Meeting Plan

—After soliciting comments from principals on the Brown memo, seek agreement to its recommendations and to prompt State/DOD efforts to implement them. (S)

—Ask whether we should not give particularly urgent attention to those countries where physical improvement to facilities is required to make access meaningful. For example, Saudi Arabia should be encouraged to expand airfields and POL storage as a “receiving country.” (S)

POLITICAL VALUE OF NEAR-TERM MILITARY EXERCISES

After a brief discussion of two kinds of exercise options (marines and a light army brigade), Monday’s SCC 15 directed that a paper be prepared on the political value (and risk) of near-term US exercises. State/PM undertook to do this with CIA assistance. At this moment, unfortunately, this task is not fulfilled. If there is time for the subject at all, I suggest the following:

—Retask State/CIA and schedule the matter for another meeting.

—Reiterate interest in marine exercises into Oman, possibly Egypt.

—Ask the Chairman to comment specifically on the desirability and feasibility of a light army (e.g., brigade of the 82nd Airborne) exercise any time in 1980. (One of his subordinates fears that such an exercise would reveal more weakness than strength.)

—Discuss the value of continuing exercises of tactical air units into the region. (S)

  1. Source: Carter Library, National Security Council, Institutional Files, Box 107, SCC 254, 01/17/80, Southwest Asia, Persian Gulf & Yemen. Secret. Sent for information. Printed from a copy that does not bear Welch’s or Ermarth’s initials.
  2. January 17; see Document 42.
  3. Reference is to a December 21 memorandum from Brown to Carter entitled “Access and Overflight Rights in a Persian Gulf Contingency.” The focus of the memorandum was “the near term measures likely to be most immediately profitable in improving access and overflight, but we also discuss longer term actions and programs.” (Carter Library, National Security Affairs, Staff Material, Office, Presidential Advisory File, Box 84, Sensitive XX, 1/80)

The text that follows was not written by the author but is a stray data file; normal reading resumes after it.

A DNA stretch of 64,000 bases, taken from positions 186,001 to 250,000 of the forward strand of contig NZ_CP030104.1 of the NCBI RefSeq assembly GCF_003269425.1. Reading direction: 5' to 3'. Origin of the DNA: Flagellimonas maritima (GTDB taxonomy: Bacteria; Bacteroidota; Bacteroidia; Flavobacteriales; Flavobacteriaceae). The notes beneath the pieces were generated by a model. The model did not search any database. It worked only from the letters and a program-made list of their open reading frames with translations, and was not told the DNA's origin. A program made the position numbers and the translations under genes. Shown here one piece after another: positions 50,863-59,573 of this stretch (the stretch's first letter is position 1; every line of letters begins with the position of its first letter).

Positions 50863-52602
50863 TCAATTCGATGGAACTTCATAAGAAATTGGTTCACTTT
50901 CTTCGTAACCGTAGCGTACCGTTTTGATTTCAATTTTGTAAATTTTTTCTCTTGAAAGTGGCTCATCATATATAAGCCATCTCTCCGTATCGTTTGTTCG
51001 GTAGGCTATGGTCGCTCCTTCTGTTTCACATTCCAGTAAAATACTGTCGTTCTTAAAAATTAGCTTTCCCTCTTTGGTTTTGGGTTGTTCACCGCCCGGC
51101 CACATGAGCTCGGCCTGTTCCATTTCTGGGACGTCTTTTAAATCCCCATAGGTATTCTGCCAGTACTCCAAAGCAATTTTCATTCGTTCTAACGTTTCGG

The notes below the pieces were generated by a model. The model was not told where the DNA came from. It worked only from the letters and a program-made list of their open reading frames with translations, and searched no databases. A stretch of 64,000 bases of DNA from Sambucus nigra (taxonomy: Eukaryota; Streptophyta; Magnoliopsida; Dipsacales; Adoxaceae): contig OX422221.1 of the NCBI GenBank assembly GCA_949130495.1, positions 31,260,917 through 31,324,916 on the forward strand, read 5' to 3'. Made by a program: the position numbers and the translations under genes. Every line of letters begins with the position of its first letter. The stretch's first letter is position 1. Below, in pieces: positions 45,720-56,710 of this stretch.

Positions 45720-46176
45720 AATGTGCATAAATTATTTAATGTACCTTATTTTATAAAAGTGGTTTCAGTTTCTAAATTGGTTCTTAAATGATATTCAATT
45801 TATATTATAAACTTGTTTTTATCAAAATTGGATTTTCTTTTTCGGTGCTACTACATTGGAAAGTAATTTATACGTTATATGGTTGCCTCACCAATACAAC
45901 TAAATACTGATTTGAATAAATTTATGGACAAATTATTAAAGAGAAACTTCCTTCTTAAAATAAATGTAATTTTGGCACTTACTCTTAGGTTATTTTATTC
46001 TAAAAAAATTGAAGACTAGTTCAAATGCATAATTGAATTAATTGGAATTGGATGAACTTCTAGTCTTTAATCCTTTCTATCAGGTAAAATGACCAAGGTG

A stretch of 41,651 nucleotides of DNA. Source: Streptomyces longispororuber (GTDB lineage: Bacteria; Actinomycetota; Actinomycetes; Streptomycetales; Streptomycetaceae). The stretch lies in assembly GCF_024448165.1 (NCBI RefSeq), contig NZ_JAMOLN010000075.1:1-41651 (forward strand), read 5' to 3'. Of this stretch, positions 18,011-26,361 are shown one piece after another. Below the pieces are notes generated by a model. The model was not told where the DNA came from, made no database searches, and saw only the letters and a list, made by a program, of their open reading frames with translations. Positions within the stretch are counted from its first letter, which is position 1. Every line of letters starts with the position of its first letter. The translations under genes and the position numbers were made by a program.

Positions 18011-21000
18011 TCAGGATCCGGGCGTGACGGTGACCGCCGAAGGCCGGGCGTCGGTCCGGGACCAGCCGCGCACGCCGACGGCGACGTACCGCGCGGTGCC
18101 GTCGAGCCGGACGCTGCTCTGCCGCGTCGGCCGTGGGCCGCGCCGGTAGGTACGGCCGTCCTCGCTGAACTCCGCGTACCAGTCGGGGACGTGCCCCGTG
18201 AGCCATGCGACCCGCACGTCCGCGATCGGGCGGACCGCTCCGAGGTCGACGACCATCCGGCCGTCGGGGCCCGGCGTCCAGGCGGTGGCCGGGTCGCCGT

4. Tab A, an undated table entitled “Indian Ocean Facilities and U.S. Access Objectives,” is attached but not printed.
  5. See footnote 2, Document 38. The team returned to the area in early February. See Documents 49 and 50.
  6. Reference is to the Somali-Ethiopian conflict in Ethiopia’s Ogaden desert. Documentation on this conflict is scheduled for publication in Foreign Relations, 1977–1980, vol. XVII, Part 1, Horn of Africa.
  7. Reference is to a paper prepared in PM entitled “Indian Ocean Access” which Ermarth and Welch attached as Tab H to their memorandum. The paper references the charts on specific countries and provides additional detail and issues for discussion. Tabs A–F referenced in this memorandum, none printed, were attached to this paper. Tab B is an undated chart entitled “Military Assistance Options for Somalia.”
  8. Tab F is an undated chart entitled “Security Commitment Alternatives.”
  9. Tab C is an undated chart entitled “Military Assistance Options for Oman.”
  10. Tab D is an undated chart entitled “Military Assistance Options for Kenya.”
  11. Tab E is an undated chart entitled “Military Assistance Options for Djibouti.”
  12. See footnote 3 above.
  13. Attached but not printed.
  14. Attached but not printed at Tab J is an undated paper entitled “Diplomatic Strategy for Increasing Access to Facilities and Overflight Rights in States Enroute to Southwest Asia.”
  15. January 14; see Document 40.